A lot of parents get their kids in the pool before they can even walk.
This is so much harder once bub #2 comes along.
Like so many things with little humans, consistency is key, and when sleep deprivation and toddlers get added to the mix things don’t always go the way you plan.
When my oldest was around 3 I started getting worried that she couldn’t swim.
It wasn’t that I hadn’t worried about it before then, I mean come on, I’m a mum….we worry about everything.
She had 2 younger brothers and I couldn’t face the pool juggling three little humans who couldn’t swim. That sounded like my worst anxiety inducing nightmere.
By the time she was getting some serious time in the pool she was scared. She knew she wasn’t 100% in for this and I was clueless on how to make it easier on her.
Judson Kauffman spent 8 years in the Navy SEALs before swim training potential SEAL recruits, and Earl Walton is a triathlete competitor and coach with 20 years of experience getting people to take the plunge.
Let’s just say these guys know a bit about water.
Here’s 3 things they suggest that’ll help make pool time something to look forward to for your little ones:
Play Dunk Dad
“Psychologically, a child has to want to be in the water. Forcing them won’t help; if something looks fun to a kid, he’ll want to do it, too,” says Kauffman.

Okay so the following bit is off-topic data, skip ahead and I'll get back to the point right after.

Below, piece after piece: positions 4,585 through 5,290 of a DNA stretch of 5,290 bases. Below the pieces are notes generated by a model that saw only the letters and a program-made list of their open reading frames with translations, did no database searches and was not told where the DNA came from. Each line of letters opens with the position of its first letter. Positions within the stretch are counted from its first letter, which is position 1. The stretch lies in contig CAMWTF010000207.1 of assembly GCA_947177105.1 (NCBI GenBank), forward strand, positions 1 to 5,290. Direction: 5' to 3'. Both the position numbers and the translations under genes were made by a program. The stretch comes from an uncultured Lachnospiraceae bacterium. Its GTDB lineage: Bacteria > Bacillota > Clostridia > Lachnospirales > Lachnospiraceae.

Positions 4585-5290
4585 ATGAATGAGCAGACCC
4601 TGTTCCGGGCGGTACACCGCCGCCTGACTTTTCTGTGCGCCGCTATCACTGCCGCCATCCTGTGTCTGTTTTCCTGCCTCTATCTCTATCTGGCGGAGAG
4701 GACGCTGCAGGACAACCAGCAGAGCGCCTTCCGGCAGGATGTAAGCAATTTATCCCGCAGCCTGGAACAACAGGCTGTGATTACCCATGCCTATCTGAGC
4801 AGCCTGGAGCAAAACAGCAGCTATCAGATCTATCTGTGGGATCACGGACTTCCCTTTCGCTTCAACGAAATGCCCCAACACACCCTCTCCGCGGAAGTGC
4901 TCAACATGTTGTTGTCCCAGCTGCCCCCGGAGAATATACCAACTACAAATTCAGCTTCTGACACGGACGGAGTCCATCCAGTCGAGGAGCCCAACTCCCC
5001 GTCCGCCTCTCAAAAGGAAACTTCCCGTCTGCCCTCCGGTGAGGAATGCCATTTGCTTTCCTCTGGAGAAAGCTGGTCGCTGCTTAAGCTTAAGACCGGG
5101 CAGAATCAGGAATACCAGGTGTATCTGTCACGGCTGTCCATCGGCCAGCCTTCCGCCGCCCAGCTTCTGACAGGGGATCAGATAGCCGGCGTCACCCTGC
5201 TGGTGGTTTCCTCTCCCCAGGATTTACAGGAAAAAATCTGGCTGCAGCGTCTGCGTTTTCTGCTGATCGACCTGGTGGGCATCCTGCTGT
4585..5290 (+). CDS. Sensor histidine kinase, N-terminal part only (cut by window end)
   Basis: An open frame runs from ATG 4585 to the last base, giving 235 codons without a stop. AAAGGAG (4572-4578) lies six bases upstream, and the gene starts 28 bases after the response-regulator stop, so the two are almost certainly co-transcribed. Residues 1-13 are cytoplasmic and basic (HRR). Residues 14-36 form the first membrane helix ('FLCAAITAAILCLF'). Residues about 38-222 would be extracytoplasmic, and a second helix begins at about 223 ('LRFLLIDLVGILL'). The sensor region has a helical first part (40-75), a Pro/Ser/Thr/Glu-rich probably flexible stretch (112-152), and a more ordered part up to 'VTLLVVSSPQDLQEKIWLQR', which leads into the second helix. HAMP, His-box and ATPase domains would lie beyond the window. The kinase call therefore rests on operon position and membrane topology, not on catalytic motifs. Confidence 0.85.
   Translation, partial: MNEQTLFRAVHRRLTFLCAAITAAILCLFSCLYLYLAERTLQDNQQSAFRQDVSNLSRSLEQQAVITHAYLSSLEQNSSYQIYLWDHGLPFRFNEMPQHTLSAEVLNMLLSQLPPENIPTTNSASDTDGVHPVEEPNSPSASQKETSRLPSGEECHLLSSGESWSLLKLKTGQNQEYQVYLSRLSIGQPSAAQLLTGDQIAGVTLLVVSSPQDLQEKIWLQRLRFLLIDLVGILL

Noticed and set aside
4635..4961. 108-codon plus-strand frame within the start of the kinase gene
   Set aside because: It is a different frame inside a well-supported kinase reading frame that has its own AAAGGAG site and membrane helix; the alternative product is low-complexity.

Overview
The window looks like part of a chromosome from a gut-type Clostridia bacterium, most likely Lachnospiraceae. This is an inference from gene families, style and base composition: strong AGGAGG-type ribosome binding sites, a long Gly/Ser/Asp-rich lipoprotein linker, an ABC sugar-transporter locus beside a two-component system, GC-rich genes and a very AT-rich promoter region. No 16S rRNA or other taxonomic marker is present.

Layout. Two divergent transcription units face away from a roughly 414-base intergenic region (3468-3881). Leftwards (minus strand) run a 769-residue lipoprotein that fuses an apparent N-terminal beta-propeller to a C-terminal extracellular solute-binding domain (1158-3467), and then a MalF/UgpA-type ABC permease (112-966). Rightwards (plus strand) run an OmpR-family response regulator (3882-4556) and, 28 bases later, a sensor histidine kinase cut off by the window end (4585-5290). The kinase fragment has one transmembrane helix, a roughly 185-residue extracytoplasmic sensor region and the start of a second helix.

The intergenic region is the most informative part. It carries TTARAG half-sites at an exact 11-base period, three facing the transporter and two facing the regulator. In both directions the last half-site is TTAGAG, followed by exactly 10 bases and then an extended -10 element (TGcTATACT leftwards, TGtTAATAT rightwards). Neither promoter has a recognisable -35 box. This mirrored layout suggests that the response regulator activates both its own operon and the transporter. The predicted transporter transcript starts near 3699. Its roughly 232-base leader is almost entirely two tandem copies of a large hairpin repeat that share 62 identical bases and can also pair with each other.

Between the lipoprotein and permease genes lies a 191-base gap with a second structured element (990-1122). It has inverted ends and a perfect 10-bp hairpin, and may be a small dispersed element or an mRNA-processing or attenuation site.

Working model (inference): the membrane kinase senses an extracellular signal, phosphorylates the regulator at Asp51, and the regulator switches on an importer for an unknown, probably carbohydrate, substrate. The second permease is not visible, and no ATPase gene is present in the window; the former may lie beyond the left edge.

He’s really saying that it’s up to parents to show them whey should want to overcome that fear.
Get their attention by playing games and laughing at dad getting tipped off an inflatable toy so they get to see all the fun they’re missing.
It won’t happen straight away but eventually they’ll be too busy playing “dunk dad” to remember how scary the pool seemed yesterday.
Walton’s a big fan of the “Toypedo”. It’s kind of an underwater football that encourages them to follow it and get brave at going underwater.
Now, there’s no need to rush out and buy a Toypedo, even putting something they would have fun with like their fav toys on the step might be enough to get them curious.
My kids LOVE goggles. I never thought of it when they were first starting out, but it seemed obvious once I read this.
Walton suggests trying to get them on them as soon as you can, usually around age 2, because it helps them get more comfortable in the water. The water isn’t irritating their eyes and they don’t feel as disorientated under water.
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Take care of you and yours,